COMPANIES ADMITTED AND WITHDRAWN. While only fifty-six Life and Accident Companies are now authorized in Massachusetts, the Detailed Statements of the present Report include three or four whose retirement has taken place since their publication was commenced. The tabulated results appearing in the text of the Report, however, represent only those authorized in the State.
One new Company, the Republic Life, of Chicago, whose financial and business statements will be found in their proper
connection in these pages, has been admitted since the last Report, and nine others have retired.
The Commonwealth Life, of New York, voluntarily withdrew early in the year; not from any lack of confidence on the part of the Commissioner, but simply for the purpose of curtailing its business to smaller, and consequently less expensive and more easily managed, territory. The Delaware Mutual, admitted in 1870, has also withdrawn, for similar reasons. The International Life and Trust Company, also admitted in 1870, has ceased doing business in the State.
The Craftsmen's has consolidated its business and re-insured its risks with the Hope. Mutual; the Empire Mutual, which last year re-insured the outstanding risks of the American Tontine and the Farmers' and Mechanics', and also assumed the American liabilities of the International Life Assurance Society of London, England, has now perfected a similar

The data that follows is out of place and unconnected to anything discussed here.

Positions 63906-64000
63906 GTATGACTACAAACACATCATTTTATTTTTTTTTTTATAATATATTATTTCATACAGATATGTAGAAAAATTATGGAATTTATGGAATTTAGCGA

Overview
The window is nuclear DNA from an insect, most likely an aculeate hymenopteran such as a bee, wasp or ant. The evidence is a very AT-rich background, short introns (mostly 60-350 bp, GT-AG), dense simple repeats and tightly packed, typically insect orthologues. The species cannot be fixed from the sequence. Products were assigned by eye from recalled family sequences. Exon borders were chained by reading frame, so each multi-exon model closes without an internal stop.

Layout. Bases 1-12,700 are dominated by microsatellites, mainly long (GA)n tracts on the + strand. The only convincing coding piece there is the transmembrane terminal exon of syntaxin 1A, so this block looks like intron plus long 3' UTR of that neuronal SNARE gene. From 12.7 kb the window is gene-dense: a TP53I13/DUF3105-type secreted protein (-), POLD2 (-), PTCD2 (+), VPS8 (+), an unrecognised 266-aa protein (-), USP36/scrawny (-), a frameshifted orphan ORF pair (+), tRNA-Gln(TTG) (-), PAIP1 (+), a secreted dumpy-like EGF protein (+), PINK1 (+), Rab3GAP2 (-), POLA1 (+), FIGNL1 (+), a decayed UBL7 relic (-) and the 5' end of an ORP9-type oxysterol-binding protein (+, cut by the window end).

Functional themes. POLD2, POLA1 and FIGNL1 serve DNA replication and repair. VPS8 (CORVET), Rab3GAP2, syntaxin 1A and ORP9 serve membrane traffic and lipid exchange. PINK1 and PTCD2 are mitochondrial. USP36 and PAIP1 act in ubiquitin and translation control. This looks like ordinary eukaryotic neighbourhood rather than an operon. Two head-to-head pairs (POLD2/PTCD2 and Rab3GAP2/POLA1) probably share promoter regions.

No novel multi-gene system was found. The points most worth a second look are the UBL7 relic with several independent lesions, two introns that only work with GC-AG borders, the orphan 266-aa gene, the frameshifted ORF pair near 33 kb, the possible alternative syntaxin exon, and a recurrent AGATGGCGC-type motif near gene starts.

negotiation for itself with the Continental; the Amicable Mutual has re-insured with the Guardian Mutual ; and the Mutual Protection, after having absorbed the Widows' and Orphans' Benefit, and changed its own name, under legislative sanction, to the Reserve Mutual, has finally merged itself with its outstanding risks in the Guardian Mutual ; the Hercules Mutual, by dint of mismanagement and inexperience, has fallen into the hands of a receiver ; but arrangements are reported in progress for the re-insurance of its limited amount of risks. Thus ends the mortuary record of Companies for the present Report.
Several of the Companies remaining in the State have increased their paid-up capital, during the past year: the American Popular, by an addition of $50,000; the Anchor, $56,000; the Homeopathic, $25,000; the Hope, $65,000; the Merchants', $17,000; the United States, $50,000; and the Asbury returns a cash contribution of $50,000 to its re-insurance fund.
BUSINESS-NEW AND OLD. The following tabulations exhibit, in comprehensive form, the volume of business transacted and held by the several Companies represented in Massachusetts. The first shows, in classified results, the business of 1871, with its net increase or decrease as compared with the previous year. The second
(See page xviii.
1850, 1865, 1846, 1864, 1866, 1868, 1866, 1869, 1859, 1867, 1860, 1864, 1870, 1859, 1867, 1860, 1868, 1869, 1853, 1868, 1850,
$8,782,207 00 -1,211 | .-$4,146,431 00 1,879,147 00 -162
4,011,675 00 -363 -837,500 00
-452 -1,094,240 00